She didn’t make it home.

Saturday, 7 November 2015

Pixu: The Mark of Evil Review (Gabriel Ba, Becky Cloonan)

Four great artists – the Brazilian twin brothers Gabriel Ba and Fabio Moon, Becky Cloonan and Vasilis Lolos – tell four interlocking stories of tenants in a haunted house whose lives simultaneously fall apart. Pixu: The Mark of Evil should be awesome given the talent involved but it’s a comic that is instead frighteningly tricky to understand and enjoy! 

Batman, Volume 6: Graveyard Shift Review (Scott Snyder, Greg Capullo)

Most of Scott Snyder and Greg Capullo’s acclaimed Batman run has been one event story after another: The Court of Owls, Death of the Family, Zero Year, and Endgame. But there have been a few random issues appearing in between the arcs to give readers a bit of a breather before launching into the next one – those are collected in this volume, the generically-titled Graveyard Shift. And, like many short story collections, it’s an uneven mix of quality. 

Friday, 6 November 2015

In Order to Live: A North Korean Girl's Journey to Freedom by Yeonmi Park Review

I’ve always been curious about life in North Korea but didn’t really make an effort to find out just how weird and harrowing it was until I saw Yeonmi Park’s In Order to Live - a memoir of a girl who grew up in North Korea, defected, and now lives in South Korea - and decided to find out. Well… I found out. Weird and harrowing doesn’t come close.

Wednesday, 4 November 2015

Our Expanding Universe by Alex Robinson Review

Alex Robinson’s best known book, the unbearably long and outdated Box Office Poison, featured a group of boring people talking about their boring lives – hey, it was the ‘90s when that sorta thing was hip and fresh! Years later and Robinson’s back with a (thankfully) much shorter book about boring older people talking about their boring lives in Our Expanding Universe. 

Deadly Class, Volume 3: The Snake Pit Review (Rick Remender, Wes Craig)

The Snake Pit picks up where the last scene from Kids of the Black Hole ended: Marcus and co. have successfully raided Fuckface’s stronghold but are faced with a new threat: Mexican gangsters – the same evil muthas who killed Maria’s family! Things go from bad to worse as one of Marcus’ friends is killed and, as a result of the raid, another is taken out too in King’s Dominion no less! The guilt, along with an increasingly messed up love life, sends Marcus into a tailspin of depression and paranoia exacerbated by his growing drug use as he becomes a one-man island of emo moping!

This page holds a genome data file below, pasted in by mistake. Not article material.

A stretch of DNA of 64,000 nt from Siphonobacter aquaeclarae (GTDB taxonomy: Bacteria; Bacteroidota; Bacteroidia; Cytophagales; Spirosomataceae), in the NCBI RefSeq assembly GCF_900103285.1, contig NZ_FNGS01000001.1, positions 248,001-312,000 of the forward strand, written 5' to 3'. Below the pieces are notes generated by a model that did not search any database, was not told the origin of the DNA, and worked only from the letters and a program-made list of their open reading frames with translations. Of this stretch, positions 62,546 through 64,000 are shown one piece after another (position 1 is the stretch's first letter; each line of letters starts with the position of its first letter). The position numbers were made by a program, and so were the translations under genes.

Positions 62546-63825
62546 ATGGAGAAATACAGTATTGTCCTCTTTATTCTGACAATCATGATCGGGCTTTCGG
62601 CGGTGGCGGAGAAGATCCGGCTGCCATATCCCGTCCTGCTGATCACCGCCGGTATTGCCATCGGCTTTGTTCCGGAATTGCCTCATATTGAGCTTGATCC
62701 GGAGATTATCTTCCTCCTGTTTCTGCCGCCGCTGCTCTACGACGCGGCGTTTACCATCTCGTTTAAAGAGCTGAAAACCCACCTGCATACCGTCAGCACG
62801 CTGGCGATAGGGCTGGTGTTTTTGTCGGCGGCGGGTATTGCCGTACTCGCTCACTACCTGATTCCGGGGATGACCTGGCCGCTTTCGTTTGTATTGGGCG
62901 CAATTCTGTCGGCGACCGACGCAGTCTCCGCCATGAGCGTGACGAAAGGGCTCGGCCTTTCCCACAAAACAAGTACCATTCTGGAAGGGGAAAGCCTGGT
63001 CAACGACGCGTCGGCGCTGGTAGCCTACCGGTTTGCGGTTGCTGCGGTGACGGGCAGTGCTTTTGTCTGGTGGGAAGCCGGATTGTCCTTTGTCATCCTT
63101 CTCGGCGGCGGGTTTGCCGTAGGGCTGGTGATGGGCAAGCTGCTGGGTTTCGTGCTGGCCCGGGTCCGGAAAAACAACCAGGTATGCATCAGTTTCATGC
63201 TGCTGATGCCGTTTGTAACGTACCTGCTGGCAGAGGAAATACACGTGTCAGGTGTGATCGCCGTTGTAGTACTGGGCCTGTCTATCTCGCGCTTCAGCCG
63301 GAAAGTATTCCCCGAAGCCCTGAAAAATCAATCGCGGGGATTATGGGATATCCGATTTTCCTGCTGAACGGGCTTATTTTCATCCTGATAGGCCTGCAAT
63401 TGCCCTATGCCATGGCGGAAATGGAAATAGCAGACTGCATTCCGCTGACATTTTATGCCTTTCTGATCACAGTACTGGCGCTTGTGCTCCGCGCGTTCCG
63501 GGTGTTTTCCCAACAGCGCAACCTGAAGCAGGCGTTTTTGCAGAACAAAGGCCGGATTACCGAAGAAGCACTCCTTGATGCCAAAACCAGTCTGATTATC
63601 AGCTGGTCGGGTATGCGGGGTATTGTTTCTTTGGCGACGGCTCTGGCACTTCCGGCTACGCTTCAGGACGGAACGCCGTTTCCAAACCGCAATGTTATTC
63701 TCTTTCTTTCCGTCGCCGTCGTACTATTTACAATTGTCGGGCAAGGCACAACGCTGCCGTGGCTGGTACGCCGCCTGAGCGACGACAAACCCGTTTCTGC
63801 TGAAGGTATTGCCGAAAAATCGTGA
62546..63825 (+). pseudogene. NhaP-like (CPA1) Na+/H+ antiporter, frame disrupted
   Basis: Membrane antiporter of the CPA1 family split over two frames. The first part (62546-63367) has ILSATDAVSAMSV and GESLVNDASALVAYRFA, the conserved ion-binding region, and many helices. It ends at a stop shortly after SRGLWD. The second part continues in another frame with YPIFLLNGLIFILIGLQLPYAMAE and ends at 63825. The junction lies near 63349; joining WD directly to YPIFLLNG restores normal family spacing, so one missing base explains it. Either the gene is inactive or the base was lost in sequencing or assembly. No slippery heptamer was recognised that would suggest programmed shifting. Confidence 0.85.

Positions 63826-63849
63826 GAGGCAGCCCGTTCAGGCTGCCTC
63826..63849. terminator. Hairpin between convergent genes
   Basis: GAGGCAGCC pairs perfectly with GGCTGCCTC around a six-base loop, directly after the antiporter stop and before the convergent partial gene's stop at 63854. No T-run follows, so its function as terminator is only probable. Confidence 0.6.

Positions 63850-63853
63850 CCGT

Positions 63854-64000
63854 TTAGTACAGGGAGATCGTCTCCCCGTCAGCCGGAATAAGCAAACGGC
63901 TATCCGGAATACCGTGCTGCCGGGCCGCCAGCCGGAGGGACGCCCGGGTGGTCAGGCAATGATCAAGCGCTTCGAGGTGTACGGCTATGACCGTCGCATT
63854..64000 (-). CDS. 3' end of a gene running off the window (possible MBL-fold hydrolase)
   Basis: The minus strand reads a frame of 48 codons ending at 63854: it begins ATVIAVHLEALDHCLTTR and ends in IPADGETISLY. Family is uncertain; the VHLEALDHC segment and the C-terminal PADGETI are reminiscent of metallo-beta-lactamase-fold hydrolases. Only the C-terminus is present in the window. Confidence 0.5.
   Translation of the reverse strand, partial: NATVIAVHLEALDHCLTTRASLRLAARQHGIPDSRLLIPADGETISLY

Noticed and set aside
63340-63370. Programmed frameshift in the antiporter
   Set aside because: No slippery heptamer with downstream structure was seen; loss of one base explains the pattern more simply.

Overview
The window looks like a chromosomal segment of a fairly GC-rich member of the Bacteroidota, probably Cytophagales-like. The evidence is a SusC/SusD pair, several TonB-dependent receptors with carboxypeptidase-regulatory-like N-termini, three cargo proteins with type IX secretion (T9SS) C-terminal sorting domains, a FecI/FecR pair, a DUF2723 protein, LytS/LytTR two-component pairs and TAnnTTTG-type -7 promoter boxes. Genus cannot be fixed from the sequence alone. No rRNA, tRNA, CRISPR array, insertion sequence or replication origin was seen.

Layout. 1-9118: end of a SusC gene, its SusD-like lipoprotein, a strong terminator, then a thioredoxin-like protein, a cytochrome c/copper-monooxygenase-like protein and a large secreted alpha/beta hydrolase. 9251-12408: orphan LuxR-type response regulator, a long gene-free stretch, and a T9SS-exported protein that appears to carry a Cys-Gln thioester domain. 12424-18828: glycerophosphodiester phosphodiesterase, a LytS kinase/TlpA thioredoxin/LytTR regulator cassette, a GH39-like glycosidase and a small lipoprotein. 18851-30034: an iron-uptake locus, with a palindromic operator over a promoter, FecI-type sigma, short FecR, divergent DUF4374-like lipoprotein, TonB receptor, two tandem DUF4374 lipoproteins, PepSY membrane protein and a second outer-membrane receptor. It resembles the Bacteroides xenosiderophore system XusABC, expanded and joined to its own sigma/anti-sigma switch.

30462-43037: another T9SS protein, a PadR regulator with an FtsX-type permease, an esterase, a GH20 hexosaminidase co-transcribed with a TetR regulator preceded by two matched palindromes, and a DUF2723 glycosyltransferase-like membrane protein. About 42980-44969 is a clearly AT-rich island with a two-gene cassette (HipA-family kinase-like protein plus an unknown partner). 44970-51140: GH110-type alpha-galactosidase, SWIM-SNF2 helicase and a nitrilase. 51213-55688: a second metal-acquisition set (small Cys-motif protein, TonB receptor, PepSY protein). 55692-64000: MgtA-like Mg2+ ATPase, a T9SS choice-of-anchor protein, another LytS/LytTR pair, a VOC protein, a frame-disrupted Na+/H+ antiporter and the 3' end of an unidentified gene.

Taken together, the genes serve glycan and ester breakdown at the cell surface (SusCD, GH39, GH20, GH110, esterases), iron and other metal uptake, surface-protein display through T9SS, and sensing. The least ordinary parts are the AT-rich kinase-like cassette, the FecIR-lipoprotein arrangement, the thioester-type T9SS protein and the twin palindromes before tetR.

Tuesday, 3 November 2015

Harrow County, Volume 1: Countless Haints Review (Cullen Bunn, Tyler Crook)

The people of Harrow County burned the witch, Hester Beck, on the hanging tree. Before she died, she told them she’d come back. 

Years later… 

Emmy has turned 18 and isn’t sure what she’s going to do with her life. But strange things are happening around her pa’s farm with cattle mysteriously dying. That is, except for the one Emmy laid hands on. To her father’s horror, he realises the witch has returned in the form of his daughter! 

Monday, 2 November 2015

Manifest Destiny, Volume 3: Chiroptera & Carniformaves Review (Chris Dingess, Matthew Roberts)

Lewis, Clark, Sacagawea and the crew continue on their way into the wilderness that is the western half of 1804 America - and who’da thunk it, they discover another dang arch! Which of course only means one thing: horrible things are on the way! This time it’s a vampire bird monster called the Vameter and a group of small bear/bird hybrids called Fezrons. 

Sunday, 1 November 2015

Bone, Volume 1: Out From Boneville by Jeff Smith Review

Fone, Phoney, and Smiley Bone are run out of Boneville after Phoney’s latest shenanigans. Lost in the desert, they become separated and Fone Bone, our protagonist, ends up in The Valley, a human-dwelling part of the world, for the winter. There he meets a beautiful young woman called Thorn and her kindly cow-racing grandmother Ben. But danger looms on the horizon as the Lord of Locusts and the rat creature army are massing…